1. Reduce the level of data that needs to be secured thereby reducing the level of effort involved in securing the data

This might sound counterintuitive, but this is the most overlooked aspect of data security in any organization. As the level of data in an organization grows, so does the efforts involved in tracking, tagging and securing that data. There are multiple robust mechanisms to extract and archive this data into a reliable storage mechanism, at the same time ensuring the business users that they would have access to this data when they need it in the future. Such mechanisms reduce the attack surface of the amount of data that needs to be secured, at the same time improving performance because of the reduced data load.

  1. Must maintain a delicate balance between Compliance to regulations and Usability of data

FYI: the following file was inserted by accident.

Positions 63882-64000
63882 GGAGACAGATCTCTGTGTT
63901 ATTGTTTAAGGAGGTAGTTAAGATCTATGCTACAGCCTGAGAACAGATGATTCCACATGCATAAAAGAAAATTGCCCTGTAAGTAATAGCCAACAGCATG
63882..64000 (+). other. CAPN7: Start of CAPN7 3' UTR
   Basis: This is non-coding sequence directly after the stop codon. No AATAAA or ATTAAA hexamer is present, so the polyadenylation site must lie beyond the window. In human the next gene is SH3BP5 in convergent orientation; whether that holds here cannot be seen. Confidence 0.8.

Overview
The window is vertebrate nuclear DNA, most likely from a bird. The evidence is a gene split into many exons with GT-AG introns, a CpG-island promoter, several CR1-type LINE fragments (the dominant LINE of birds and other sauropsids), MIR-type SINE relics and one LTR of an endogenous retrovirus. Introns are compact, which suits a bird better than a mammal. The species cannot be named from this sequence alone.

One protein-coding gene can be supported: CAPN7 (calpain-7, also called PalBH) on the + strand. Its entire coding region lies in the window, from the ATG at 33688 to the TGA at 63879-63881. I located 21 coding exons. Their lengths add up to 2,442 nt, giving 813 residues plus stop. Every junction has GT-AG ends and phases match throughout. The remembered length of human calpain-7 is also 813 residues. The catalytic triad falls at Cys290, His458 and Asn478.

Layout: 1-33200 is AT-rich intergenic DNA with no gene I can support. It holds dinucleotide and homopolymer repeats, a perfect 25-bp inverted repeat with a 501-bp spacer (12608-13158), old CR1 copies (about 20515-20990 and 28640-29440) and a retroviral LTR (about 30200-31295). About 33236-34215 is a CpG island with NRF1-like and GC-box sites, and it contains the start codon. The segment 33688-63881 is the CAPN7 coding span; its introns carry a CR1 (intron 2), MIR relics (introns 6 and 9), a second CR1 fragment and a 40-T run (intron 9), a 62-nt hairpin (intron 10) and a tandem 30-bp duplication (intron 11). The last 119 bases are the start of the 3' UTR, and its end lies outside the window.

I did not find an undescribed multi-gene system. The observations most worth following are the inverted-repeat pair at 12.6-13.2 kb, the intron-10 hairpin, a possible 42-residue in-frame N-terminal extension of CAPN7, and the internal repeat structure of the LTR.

Regulations with respect to personal data protection and individual’s rights over the data that organizations maintain are on the rise and will get stricter and more granular in the coming years. This presents an ever-growing challenge to the teams that are building and maintaining the internal systems within the organization to comply with the multiple data subject access requests that could arise because of such regulations. Knowing where such personal data resides within the lakes of data within the enterprise is the first challenge. This data might be intermingled with other business data that is critical for the operation of the system and cannot be easily deleted or forgotten. Techniques like masking or redaction of personal data are key to ensure that the regulation is adhered to without compromising on the usability of the system.


Related blogs:

The Comparative Advantages of Encryption vs. Tokenization vs. Masking

What is GDPR?

What is CCPA?